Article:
It's so easy to get lured into online friendships. Especially this time of year, when people are friendlier than usual and reaching out to old acquaintances like you, you often accept friend requests without giving it much thought.
That's nice, when it's a person you know and trust. But, too often, your so-called online friends are really just scammers trying to steal your identity.
If you think back to when you first signed up for social media sites like Facebook, you probably put in information about yourself that seemed safe. Your birthday and home town seem innocent enough. Plus, a little information about your job or, if you're in the military, where you're stationed.
But all that information is useful to scammers trying to steal your ID. The Better Business Bureau asks social media users to report Facebook scams and other social media scams to them. But there's more you can do to protect yourself from having your ID stolen.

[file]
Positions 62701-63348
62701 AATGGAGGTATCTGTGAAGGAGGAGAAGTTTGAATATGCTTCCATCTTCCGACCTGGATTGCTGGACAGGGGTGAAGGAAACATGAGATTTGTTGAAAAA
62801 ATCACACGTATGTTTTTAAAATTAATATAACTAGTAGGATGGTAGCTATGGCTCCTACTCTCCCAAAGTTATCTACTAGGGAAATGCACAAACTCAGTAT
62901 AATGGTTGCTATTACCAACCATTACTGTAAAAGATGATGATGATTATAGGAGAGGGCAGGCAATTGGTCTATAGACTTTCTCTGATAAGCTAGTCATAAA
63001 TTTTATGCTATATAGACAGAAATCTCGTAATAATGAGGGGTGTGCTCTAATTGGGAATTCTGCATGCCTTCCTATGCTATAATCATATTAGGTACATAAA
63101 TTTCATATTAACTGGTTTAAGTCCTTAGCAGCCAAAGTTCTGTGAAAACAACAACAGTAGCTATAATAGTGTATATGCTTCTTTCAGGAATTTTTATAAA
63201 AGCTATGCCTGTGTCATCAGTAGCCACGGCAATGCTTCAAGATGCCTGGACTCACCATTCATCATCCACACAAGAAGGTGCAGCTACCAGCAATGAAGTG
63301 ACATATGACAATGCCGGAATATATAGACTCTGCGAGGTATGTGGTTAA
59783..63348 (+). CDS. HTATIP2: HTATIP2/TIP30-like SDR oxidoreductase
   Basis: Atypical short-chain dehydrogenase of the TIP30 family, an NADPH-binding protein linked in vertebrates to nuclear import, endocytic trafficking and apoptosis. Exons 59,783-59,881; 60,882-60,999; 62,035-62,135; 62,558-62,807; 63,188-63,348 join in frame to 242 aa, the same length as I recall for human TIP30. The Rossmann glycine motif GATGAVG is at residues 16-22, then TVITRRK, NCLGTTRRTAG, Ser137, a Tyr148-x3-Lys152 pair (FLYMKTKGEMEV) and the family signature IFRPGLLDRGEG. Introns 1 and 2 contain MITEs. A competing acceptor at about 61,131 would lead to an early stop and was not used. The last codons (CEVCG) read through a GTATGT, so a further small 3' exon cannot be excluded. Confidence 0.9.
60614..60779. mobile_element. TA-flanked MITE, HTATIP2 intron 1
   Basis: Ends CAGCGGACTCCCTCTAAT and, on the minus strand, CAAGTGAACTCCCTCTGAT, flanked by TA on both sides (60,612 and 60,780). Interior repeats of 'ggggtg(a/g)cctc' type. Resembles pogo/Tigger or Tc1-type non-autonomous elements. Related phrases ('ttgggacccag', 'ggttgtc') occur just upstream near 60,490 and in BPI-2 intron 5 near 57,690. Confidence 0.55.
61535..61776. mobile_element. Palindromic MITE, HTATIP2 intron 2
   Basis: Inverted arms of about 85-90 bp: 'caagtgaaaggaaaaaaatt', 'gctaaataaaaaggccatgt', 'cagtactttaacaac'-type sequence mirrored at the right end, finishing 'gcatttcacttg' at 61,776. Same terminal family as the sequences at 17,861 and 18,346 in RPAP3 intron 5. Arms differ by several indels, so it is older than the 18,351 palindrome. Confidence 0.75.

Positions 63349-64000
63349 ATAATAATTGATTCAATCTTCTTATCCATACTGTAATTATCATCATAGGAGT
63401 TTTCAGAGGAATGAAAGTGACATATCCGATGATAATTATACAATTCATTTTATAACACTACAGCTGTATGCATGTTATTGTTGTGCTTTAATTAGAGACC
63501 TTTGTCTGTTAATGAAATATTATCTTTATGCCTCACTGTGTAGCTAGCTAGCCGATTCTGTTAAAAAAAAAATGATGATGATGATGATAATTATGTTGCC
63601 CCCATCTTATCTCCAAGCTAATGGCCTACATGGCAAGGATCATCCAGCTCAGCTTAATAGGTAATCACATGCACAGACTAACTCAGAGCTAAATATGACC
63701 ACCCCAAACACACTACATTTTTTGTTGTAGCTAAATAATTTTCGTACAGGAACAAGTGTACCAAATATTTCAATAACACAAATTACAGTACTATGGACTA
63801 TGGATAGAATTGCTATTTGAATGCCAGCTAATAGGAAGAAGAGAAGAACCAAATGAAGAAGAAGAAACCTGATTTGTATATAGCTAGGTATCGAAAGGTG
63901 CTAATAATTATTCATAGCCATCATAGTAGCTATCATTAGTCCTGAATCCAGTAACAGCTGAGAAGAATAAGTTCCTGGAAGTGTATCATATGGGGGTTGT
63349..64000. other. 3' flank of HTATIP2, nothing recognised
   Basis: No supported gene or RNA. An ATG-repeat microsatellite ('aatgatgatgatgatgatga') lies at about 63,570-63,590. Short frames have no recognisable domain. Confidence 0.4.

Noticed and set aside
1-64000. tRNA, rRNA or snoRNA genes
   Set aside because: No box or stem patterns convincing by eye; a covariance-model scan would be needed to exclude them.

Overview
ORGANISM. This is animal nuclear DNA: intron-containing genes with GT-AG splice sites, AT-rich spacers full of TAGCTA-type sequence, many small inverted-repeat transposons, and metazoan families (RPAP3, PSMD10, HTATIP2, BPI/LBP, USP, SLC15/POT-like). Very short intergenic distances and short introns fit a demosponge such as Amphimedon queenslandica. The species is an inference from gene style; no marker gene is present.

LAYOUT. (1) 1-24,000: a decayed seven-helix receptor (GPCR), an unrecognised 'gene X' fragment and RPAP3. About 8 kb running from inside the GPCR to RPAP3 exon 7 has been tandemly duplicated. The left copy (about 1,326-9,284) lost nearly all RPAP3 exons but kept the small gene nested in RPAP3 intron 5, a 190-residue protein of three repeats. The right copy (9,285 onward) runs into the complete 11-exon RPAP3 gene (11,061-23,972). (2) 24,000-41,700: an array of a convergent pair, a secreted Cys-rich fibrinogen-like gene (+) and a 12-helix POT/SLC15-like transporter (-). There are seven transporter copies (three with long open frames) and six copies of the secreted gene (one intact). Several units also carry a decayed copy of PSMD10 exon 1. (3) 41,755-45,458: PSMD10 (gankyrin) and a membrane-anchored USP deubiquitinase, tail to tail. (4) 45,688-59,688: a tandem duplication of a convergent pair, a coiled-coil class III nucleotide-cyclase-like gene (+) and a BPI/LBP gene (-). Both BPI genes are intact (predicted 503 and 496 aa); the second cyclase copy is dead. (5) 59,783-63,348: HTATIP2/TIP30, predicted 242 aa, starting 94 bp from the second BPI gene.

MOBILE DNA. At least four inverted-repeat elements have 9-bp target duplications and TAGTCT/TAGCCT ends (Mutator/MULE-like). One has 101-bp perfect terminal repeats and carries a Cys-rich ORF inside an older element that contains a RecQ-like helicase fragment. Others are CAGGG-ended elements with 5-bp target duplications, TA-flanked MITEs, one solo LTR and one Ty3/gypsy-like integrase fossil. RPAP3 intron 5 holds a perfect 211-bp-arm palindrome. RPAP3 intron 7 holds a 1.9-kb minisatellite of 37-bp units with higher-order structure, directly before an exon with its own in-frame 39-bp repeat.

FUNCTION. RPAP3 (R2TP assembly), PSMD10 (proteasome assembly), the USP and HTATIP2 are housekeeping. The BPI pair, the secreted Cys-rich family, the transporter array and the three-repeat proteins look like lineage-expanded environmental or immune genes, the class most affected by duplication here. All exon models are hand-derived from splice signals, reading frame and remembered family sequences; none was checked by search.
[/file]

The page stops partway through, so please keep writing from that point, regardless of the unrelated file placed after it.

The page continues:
Besides reporting scams to the BBB after they've occurred, you also need to be proactive. You need to check your social media profiles, and get rid of information that scammers can use to steal your ID, according to a professor at the University of South Florida.
Here's what he recommends you do:
- Don't accept friend requests from people you don't know, even if they know people you know
- Don't include your birthday, address, or phone number on your profile
- Frequently update your privacy settings; make sure you put restrictions on who can request that you be their friend
As you share Thanksgiving photos with your family and friends on Facebook this weekend, be on the lookout for scammers. Plus, when you have a moment, review your profile and privacy settings. It can save you headaches down the road.